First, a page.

I don’t travel for work, I work to travel

Every time I tell someone I’m traveling internationally, their first question is always “Are you traveling for work?” I work in nonprofit, so no I don’t travel internationally for work. Not that it’s impossible, but it would be highly unlikely.

When people ask me where I’m going and I say, Turkey, Guatemala, Morocco, etc., 9 times out of 10 I’m met with a why? It’s usually a why are you going there? And to those people I answer back, why not?

Essaouira, Morocco

Even when I go out of the country, I get the same thing from strangers. Is it so hard to imagine someone wanting to go some place, where they have never been, just to go? Is it so wrong to want to see the world in my 30s before kids comes into the picture and traveling becomes a more arduous task?

One of the reasons I love working in nonprofit is because of the flexibility it allows. I like having a set schedule and being able to take off time without feeling guilty for doing so. Of course there are busy periods, but let’s face it I’m not doing anything that is saving lives so if I want to get away, nothing is stopping me from doing so.

When I was younger I’d just let my vacation days accrue because I wanted to get paid out in the event I moved on to another job. Now, as soon as I accrue more days best believe I’m going somewhere.

I remember taking a trip to Spain with my parents after B-School. I was 25 at the time and they sponsored half of it but that trip was over $3,000. Now, even though I could realistically afford to take a trip that costs that much, I wouldn’t want to. All of my international flights/trains combined from last year (and this year) don’t even total $3000.

If you’re wondering here’s what I paid in 2015: Brussels & Amsterdam $645, Milan & Marrakech $593, and Panama $417. Those prices not only include the airfare to and from the US, but also train fares and flights to other cities/countries while there. As far as hotels, I had a ton of SPG (Starwood) points from our wedding in 2014 so it was enough to cover hotel stays in Brussels, Amsterdam, Milan, and Marrakech. (Quick plug: I highly recommend the Starwood American Express. If you use it as your everyday card the points add up quickly, leading you to a ton of free nights.) The best part of using points for our stays is that when we arrive all we had to worry about food, tours, and entertainment.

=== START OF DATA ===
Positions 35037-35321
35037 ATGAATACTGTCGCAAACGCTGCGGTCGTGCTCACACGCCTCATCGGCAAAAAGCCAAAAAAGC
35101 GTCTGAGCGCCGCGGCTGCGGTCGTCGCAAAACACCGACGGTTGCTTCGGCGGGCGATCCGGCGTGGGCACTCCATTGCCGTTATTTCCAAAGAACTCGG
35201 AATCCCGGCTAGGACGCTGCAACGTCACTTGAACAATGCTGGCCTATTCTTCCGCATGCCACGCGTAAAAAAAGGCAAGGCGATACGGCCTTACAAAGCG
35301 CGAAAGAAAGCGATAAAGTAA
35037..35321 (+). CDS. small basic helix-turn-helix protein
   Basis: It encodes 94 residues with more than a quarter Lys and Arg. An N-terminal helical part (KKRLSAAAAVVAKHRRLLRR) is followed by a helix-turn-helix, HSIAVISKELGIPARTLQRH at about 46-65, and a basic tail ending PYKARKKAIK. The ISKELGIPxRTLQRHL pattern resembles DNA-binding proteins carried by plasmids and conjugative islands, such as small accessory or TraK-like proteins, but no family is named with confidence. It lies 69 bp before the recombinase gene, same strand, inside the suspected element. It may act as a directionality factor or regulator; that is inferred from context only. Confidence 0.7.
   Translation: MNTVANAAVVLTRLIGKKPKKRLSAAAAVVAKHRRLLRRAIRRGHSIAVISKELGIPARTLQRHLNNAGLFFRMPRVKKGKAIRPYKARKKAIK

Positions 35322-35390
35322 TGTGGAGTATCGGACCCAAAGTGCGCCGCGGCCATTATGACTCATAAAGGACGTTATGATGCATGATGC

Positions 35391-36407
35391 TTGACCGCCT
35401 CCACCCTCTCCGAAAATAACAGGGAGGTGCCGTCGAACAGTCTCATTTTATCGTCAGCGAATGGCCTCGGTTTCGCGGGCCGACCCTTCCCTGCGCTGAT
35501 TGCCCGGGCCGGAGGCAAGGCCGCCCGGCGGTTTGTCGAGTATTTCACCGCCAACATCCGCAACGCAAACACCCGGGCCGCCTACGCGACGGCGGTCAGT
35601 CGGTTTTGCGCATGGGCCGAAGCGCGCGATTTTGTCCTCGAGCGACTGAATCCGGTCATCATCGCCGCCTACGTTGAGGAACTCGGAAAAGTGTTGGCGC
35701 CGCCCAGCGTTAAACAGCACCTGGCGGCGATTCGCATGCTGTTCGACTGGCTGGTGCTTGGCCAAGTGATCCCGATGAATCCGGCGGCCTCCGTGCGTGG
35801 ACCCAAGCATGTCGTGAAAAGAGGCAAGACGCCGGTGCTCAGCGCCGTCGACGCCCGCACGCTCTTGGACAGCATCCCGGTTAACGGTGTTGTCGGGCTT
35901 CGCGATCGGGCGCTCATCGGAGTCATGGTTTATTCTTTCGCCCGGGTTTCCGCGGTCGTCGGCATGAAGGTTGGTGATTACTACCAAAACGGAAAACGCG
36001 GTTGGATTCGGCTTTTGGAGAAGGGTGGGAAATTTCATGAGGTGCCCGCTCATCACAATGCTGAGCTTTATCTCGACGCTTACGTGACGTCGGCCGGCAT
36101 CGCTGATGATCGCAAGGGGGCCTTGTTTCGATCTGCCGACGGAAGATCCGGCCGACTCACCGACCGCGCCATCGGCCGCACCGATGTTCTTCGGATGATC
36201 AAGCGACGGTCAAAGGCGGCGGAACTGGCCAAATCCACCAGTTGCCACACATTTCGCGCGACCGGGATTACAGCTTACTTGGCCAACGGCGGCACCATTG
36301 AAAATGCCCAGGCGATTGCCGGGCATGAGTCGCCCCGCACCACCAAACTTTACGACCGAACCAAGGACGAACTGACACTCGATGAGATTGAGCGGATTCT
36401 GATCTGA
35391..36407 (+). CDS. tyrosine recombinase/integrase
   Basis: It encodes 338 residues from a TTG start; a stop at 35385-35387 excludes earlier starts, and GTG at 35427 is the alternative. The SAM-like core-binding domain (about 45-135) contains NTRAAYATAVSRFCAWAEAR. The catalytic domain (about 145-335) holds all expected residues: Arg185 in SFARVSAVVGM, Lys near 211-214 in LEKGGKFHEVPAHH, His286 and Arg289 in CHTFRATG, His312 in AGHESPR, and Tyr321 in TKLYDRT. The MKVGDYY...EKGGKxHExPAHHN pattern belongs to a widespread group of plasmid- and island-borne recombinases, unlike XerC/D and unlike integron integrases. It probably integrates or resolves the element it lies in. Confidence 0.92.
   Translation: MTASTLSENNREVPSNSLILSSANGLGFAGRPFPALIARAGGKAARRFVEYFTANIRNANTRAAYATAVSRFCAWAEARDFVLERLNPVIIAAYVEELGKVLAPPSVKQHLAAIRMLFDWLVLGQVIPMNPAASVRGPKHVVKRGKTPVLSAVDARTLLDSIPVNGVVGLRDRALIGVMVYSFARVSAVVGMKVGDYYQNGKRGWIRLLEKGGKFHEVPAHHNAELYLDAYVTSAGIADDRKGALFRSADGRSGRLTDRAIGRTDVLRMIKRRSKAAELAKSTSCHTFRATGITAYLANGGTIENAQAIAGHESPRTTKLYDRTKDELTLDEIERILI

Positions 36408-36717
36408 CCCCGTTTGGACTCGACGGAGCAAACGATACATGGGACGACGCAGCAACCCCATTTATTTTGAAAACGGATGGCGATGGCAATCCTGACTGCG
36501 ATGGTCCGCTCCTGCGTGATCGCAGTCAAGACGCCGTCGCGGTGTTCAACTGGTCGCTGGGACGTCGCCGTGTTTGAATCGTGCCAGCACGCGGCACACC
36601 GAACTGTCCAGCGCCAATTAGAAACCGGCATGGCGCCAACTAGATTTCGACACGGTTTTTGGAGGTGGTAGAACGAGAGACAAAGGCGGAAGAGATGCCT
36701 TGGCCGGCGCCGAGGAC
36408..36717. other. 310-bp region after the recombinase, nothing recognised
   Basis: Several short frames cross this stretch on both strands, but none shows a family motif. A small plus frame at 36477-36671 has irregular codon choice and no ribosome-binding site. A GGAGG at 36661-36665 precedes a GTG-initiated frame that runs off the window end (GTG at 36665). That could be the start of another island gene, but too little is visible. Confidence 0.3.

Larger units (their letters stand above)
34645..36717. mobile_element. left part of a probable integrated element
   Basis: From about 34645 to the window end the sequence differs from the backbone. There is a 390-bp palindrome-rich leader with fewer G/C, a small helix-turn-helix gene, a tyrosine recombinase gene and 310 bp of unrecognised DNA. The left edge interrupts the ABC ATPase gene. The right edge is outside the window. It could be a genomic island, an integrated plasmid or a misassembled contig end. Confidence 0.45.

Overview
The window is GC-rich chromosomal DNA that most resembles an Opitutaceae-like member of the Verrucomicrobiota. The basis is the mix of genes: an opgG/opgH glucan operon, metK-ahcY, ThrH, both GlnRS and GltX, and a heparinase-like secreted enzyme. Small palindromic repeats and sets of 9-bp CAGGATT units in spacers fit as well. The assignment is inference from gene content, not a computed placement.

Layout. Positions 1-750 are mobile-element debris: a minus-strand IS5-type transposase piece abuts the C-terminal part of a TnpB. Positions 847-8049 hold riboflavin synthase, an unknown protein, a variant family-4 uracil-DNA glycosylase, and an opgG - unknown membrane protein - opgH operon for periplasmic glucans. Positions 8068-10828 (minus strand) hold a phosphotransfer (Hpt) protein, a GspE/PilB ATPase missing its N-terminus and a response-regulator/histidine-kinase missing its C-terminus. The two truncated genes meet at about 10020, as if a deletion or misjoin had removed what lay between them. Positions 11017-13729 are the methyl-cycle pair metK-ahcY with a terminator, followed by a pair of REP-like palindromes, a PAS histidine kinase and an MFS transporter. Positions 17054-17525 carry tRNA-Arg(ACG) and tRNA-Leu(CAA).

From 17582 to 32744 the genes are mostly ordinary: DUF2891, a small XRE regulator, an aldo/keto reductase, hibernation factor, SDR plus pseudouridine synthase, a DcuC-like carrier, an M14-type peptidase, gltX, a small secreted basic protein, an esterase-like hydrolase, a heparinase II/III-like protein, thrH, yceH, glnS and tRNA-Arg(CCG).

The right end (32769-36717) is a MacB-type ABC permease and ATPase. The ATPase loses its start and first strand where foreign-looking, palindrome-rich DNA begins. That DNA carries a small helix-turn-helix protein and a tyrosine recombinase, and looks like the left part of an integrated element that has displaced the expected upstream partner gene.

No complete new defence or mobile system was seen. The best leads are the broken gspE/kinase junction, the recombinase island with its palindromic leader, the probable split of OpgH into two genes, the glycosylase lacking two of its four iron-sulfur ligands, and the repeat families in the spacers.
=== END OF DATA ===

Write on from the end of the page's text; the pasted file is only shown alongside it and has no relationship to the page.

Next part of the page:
I truly wish I’d known about travel hacks such as travel credit cards and flight deals/glitches sooner, it would have shown me how affordable traveling really is. Last year, I got some decent deals but after booking Guatemala for $124 and Colombia for $240, I’ve finally seen the light.

Anyway, I say this not to say travel is for everyone but for me, I enjoy working hard to be able to take getaways every once in a while to free my mind and explore new places. So the next time someone asks me if I’m traveling for work, I’m going to tell them no I work to travel.




3 thoughts on “I don’t travel for work, I work to travel

  1. shelynda

    I love it!!!! I agree enjoy it before you start having kids…..total game changer. I wish I knew about these deals when I was in my 30s and had no kids….
    I need to work out a travel rotation schedule with my husband because these deals are too good to keep passing up…..
    In the interim, I will live vicariously through you.:)


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